My analysis I took away was, are some questions best to be unanswered, therefor everyone in society is trapped one way or another. First time viewing “Room 8” I was thinking why would this older man do this, but after another viewing I thought deeper. The older man is also stuck in the prison cell with the main character, therefor he’s being controlled by a higher power like government, religion or supernatural. The dialogue was designed perfectly saying “would you have believed me if I told you ?” – (Room 8, James W Griffiths, 2014), questioning if all things should be answered, are something meant to be hidden for a reason ?
My interpretation was a social commentary on society, the modern world has many restraints stopping us from making mistakes, but also the restraints are everyday freedoms. The main character thought he has escaped the prison cell, by jumping outside. Instead the main character becomes the size of an ant in the same prison cell. Like refugees they escape their country to find a better way of life, when refugees get captured they are detained in prison like cells. At the end the older man say “send in the next prisoner”, implying he wants this to happen, therefor does this resemble tests like the nazi’s used in WWII. The director wants the audience to think about every situation possible, making the film bigger through the viewers imagination.
“Room 8” the short film was expertly crafted in every way. The story was simple but intriguing, allowing the viewer time to understand the narrative. The director wants the viewer to be confused so questions are unanswered, therefor the short film becomes more than just the 6 minutes previewed. “James W Griffiths” commentary on society is very present, addressing being trapped and controlled by higher powers. The only thing I can say that needs work is the run time, I would have liked to see another 3-4 minutes prier to the begging with more social commentary. Direction for the story, dialogue and cinematography was perfectly timed and spaced. Understanding subtext and the story line, flowed well through shot to shot. I give “Room 8” a 9/10, this film has so many questions behind it that reviewing is a must. “Thought provoking and expertly crafted short film”. – Chris.N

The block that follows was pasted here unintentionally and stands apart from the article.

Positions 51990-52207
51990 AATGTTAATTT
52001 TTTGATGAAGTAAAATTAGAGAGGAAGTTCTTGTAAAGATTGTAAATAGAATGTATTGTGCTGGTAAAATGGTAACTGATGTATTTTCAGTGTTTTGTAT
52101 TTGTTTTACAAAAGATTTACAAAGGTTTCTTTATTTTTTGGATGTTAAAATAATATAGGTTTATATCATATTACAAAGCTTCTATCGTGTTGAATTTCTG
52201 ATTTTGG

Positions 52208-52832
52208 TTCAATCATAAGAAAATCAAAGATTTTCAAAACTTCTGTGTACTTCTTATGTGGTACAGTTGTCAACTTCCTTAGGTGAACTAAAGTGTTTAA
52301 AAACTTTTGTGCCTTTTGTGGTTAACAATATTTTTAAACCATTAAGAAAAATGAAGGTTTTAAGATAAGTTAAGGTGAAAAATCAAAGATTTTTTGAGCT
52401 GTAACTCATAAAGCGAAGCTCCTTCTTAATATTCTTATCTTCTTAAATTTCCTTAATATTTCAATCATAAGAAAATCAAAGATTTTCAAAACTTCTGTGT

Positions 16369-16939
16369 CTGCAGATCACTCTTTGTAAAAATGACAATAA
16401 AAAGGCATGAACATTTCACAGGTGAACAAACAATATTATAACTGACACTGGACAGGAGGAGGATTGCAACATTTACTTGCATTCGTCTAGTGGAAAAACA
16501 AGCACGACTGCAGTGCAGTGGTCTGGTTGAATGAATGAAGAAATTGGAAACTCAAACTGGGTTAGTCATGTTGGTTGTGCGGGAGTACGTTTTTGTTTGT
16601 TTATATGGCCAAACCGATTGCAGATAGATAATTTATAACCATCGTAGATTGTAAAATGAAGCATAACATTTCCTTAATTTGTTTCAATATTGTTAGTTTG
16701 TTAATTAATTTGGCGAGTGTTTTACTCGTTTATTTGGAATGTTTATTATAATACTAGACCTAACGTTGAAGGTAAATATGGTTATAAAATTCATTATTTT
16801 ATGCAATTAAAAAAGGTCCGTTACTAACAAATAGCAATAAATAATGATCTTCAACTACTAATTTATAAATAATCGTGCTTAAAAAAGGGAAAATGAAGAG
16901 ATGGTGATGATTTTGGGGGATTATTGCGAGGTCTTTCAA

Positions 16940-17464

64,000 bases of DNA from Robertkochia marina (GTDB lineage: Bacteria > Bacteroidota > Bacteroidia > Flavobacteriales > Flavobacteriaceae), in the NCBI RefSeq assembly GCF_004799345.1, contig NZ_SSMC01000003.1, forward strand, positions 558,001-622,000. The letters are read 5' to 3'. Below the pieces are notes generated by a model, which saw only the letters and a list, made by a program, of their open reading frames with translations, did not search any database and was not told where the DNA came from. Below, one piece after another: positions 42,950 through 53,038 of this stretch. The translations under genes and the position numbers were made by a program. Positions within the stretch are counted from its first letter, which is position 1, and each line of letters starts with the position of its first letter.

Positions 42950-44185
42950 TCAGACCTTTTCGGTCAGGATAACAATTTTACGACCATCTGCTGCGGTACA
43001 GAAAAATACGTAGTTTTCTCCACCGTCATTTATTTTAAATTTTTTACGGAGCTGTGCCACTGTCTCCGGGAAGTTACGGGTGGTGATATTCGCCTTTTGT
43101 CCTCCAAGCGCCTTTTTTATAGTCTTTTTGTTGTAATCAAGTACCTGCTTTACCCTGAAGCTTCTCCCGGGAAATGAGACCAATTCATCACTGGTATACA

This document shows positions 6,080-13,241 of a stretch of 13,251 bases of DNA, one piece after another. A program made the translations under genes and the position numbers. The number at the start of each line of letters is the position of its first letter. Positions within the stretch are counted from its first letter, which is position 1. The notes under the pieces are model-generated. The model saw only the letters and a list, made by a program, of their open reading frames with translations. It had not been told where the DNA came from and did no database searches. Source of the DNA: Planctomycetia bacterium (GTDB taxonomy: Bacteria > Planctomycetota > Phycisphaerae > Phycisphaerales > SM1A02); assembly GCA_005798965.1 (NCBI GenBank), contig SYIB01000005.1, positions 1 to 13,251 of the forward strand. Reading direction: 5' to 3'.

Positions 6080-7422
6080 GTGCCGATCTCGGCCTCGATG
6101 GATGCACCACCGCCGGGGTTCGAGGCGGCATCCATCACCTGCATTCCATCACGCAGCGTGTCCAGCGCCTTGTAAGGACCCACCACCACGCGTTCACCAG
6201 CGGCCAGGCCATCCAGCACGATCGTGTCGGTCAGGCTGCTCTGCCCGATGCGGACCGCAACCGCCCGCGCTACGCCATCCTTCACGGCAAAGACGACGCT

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Curation Activity:

I use Youtube,  SoundCloud, Vimeo, Facebook and Instagram for my independent media. I have run my YouTube channel for 8 years and still uploading my films today, this has shaped my film career. I have spent years editing and filming short actions scenes, gaming videos, live events and even music videos, this also extends to my vimeo account. Im not only passionate about films, but also music. I download anywhere from 50-400 songs a week. My music taste is very wide in selection including, Rap, House, Trap, Grime, DnB, Dubstep, Rock, RnB, Metal, Riddim, Progressive, Psy, Trance, Electronic. My SoundCloud account currently has over 1300 repost and 80 followers just from sharing other peoples music. I create playlist’s for friends and followers, you can check my page and go straight to my playlist and find my top favourites. Facebook and Instagram I use for photography and business. I upload most events to my FaceBook page, this is great for spreading your brand. These platforms are great to expand your content.

My love for vision and audio has worked well together, 60% of a film comes from audio.“Can you imagine Jaws without that score? Apocalypse Now without its bombastic, visceral sound effects? Psycho without those grating strings as Janet Leigh is mercilessly knifed in the shower? Sound is undoubtedly a vital element of film production, but does anyone actually acknowledge this?” – (The Importance of Sound, This article first appeared in Issue 127 of Film Ireland Magazine, © Filmbase 2015 |  Website by Cloud Nine Consulting)If you watch a well shot film with terrible sound, you most likely won’t enjoy it. If you watch a film with great audio and terrible cinematography,  you will most likely more pleasurable. Music builds scenes with emotion, sound effects immerse you into the world and dialogue carries a story. My networking has expanded to avenues I never knew I would learn or be passionate about, helping me open new door for my career.